European Union countries will begin implementing a new system in mid-October for North Africans applying for visas, Ambassador Marc Franco, head of the European Union delegation to Egypt, said Tuesday.
Twenty-five EU countries signed an agreement to use the system, which is designed to facilitate procedures for visa applicants and guarantee data secrecy.
"European embassies in several south Mediterranean countries, like Egypt, Libya, Tunisia, Algeria and Morocco, will apply this system, which depends on biometric fingerprints,” Franco said in a press conference at the French Embassy in Cairo.
The information will be saved in a database in Strasbourg, France, which all EU countries will be able to access so applicants won't need to go through multiple visa procedures if they wish to travel to more than one country.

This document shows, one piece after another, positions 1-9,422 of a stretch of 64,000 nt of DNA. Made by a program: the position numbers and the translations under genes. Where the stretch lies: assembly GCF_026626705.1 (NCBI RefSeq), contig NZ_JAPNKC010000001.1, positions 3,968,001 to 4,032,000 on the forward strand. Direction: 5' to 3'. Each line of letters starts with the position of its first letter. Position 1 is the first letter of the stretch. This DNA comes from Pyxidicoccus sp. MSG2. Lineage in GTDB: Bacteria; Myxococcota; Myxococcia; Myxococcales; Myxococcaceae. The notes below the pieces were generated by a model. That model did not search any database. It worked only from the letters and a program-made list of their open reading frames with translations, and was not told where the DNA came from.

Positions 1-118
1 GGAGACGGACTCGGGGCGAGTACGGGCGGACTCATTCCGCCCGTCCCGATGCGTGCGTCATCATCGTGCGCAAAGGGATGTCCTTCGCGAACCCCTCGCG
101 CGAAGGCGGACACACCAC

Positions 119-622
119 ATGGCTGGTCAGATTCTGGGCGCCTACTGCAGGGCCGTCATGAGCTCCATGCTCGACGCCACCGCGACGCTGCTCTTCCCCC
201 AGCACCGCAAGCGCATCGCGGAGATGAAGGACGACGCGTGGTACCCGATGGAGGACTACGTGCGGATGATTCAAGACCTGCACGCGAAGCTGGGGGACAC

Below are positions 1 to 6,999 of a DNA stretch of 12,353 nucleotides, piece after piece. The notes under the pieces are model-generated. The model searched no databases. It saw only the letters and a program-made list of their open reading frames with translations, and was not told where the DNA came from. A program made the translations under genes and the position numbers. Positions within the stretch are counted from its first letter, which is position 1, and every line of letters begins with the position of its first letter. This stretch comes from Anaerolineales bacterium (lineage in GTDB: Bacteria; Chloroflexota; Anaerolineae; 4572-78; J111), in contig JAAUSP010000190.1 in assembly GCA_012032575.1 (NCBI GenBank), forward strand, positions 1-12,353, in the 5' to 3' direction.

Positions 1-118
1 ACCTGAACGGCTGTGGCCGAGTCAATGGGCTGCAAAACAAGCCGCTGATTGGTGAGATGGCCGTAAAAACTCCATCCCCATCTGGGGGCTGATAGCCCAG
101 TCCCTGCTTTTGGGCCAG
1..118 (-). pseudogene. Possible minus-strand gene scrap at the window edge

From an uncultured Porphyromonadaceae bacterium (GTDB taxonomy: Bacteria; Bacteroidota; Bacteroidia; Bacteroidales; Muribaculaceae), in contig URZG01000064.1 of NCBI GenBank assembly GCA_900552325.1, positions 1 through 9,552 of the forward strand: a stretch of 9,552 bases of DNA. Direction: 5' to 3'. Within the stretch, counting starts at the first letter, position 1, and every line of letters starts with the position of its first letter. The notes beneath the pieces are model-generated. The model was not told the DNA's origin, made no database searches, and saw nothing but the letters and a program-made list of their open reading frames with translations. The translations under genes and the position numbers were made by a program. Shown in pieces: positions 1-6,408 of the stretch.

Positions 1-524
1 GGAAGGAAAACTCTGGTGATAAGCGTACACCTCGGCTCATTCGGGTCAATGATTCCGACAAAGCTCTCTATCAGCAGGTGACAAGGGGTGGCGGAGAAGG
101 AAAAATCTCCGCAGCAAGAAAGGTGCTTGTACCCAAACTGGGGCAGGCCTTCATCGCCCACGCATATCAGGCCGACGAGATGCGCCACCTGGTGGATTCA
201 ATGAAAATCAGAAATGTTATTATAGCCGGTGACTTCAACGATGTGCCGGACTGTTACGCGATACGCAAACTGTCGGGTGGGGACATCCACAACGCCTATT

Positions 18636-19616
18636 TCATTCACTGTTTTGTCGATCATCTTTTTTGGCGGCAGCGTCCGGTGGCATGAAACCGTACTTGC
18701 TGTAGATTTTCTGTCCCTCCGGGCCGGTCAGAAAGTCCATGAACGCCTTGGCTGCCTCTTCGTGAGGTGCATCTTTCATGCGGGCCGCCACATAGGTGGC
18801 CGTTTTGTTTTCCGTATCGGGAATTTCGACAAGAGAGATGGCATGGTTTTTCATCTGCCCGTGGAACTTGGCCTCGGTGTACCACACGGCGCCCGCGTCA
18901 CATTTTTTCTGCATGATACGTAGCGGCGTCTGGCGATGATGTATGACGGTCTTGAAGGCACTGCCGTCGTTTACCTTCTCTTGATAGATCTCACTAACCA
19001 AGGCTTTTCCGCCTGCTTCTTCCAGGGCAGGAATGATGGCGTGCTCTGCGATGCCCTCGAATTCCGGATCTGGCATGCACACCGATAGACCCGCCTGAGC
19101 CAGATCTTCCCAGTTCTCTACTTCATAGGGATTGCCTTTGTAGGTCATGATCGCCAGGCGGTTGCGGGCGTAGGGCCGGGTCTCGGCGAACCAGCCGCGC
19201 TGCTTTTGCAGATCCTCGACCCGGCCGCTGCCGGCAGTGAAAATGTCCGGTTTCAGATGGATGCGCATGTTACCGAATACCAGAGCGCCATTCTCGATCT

“Information will be kept for five years on the database,” Franco said.
The system will apply to most applicants, except those who hold diplomatic passports, accompany ministers and presidents, are under 12 years old, or have health conditions that prevent them from going to consulates for the biometric fingerprint procedure.
The EU chose to start applying the system in North African countries because of its strong relations with them, Franco said.
Regarding whether the new system would apply to Israelis, EU representatives said the EU doesn't require visas for Israelis because they don't travel to France or the EU illegally.
Translated from the Arabic Edition